Omani schools criticised for altering grades to maintain rating

Members of Oman’s Majlis Al Shura criticised the practice after a group of teachers notified the Ministry of Education



Members of Oman’s Majlis Al Shura have reportedly criticised teachers in the country found to pass students with poor grades in order to maintain the rating of their schools.

Times of Oman reports that the consultative assembly’s Educational Committee head Khalid Al Farei blasted schools administrations for encouraging the act during a session on Tuesday.

“We have noticed that the directorate has formed an investigative committee after receiving a notice from a group of teachers about their school administration increasing the marks of failed students after the exam papers were corrected and also tampered with the results to increase the number of passing students. These acts were done for keeping results from impacting the school’s rating,” he said.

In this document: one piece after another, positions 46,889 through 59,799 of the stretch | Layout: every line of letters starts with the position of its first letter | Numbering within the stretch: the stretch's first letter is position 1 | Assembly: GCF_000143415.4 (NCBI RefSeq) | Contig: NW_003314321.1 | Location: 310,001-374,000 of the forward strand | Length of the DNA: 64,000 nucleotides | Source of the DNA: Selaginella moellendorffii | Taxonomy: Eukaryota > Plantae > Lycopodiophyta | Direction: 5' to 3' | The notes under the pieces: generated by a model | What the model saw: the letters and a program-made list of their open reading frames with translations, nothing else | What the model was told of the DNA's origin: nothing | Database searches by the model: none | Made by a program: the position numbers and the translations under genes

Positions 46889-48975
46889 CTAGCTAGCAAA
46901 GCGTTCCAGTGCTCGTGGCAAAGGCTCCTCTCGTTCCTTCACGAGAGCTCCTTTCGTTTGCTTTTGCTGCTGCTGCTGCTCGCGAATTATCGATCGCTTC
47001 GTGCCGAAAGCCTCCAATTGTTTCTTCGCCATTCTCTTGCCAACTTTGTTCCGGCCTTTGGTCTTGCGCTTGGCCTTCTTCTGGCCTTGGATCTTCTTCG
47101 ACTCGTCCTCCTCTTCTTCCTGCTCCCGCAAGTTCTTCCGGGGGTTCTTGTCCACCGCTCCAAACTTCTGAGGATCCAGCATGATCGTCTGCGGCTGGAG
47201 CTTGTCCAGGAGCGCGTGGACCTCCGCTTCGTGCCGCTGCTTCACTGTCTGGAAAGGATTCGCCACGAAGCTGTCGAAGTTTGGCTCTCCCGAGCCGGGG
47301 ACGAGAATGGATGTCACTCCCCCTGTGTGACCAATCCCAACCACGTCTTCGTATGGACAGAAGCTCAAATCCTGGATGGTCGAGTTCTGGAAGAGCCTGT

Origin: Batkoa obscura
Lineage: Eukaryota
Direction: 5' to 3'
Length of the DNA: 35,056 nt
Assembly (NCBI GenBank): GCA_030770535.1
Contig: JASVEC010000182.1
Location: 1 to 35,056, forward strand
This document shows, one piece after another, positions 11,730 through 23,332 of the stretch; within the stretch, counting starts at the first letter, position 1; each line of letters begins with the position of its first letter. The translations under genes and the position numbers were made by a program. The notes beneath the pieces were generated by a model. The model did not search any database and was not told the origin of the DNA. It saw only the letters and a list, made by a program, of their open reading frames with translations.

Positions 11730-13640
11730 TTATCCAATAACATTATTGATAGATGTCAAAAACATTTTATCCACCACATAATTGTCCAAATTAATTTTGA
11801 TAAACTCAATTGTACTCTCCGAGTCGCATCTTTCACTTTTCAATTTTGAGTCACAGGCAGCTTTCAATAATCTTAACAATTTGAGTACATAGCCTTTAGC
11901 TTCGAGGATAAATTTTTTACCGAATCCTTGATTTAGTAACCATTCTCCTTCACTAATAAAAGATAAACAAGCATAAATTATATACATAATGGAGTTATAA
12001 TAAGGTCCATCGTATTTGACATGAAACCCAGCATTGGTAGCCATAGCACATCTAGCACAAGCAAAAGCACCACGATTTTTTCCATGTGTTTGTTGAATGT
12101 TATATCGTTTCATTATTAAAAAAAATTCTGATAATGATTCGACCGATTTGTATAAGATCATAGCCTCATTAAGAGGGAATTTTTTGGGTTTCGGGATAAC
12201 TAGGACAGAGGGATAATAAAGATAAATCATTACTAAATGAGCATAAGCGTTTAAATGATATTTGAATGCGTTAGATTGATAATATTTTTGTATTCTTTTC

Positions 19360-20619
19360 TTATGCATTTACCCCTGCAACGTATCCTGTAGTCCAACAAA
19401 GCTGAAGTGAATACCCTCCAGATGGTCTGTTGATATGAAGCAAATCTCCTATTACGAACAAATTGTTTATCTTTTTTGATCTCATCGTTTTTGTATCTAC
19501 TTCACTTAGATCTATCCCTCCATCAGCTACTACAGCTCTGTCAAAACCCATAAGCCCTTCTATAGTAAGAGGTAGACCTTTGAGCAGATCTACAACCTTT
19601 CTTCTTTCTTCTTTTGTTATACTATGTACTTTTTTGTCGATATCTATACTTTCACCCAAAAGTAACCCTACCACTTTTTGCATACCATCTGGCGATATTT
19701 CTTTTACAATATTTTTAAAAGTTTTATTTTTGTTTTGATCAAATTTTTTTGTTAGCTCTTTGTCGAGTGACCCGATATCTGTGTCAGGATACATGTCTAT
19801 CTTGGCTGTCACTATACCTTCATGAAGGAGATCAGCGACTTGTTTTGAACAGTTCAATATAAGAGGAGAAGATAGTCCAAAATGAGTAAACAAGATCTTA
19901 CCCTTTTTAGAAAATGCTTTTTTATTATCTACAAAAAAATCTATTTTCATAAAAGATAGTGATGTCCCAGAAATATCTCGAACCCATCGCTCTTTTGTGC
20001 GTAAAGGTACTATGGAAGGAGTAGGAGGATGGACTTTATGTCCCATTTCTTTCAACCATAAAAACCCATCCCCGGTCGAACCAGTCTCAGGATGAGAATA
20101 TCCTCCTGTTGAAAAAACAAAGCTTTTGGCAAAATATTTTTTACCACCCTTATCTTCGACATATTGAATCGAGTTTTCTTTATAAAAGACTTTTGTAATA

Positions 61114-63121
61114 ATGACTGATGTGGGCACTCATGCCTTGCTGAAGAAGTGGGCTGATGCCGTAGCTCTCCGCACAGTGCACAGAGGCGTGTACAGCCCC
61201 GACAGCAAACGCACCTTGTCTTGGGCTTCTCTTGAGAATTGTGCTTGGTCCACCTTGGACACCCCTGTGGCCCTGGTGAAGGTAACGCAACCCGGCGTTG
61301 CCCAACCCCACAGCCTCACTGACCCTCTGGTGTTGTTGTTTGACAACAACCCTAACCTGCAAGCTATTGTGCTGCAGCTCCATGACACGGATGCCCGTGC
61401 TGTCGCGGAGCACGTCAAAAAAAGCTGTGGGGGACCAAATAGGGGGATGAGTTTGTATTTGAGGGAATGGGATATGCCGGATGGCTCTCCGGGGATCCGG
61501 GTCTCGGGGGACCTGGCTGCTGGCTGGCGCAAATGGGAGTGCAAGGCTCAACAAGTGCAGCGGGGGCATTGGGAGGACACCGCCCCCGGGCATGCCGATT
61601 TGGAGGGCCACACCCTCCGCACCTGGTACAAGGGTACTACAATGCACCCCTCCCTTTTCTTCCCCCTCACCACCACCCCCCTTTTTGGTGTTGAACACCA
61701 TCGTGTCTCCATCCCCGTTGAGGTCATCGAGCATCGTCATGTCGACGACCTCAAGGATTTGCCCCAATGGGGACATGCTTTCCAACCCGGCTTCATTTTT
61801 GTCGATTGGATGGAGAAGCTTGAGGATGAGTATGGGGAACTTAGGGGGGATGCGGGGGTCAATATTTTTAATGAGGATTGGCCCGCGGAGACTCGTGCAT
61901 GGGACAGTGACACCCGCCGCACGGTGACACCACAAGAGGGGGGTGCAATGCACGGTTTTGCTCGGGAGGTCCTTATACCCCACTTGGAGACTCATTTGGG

Schools in the sultanate are ranked each year based on the number of students that pass their exams and proceed to the next grade or graduate.

Al Farei said manipulating students’ results to maintain rankings encouraged bad habits and praised teachers who refused to take part.

“This also produces misleading results about the students’ levels in Oman’s different schools,” Al Farei said.

In response, some criticised the “pressure” of the education system in the country for the practice.

One ex-teacher told the publication she had been forced to inflate high school students’ results for decades due to pressure from head teachers and school principals.

Teachers in the country are allowed to give extra marks to students who are well behaved or have a good attendance record under Omani law, but it is illegal to manipulate exam answers.

The Shura member encouraged the Ministry of Education to punish those responsible and called for greater supervision of classes.

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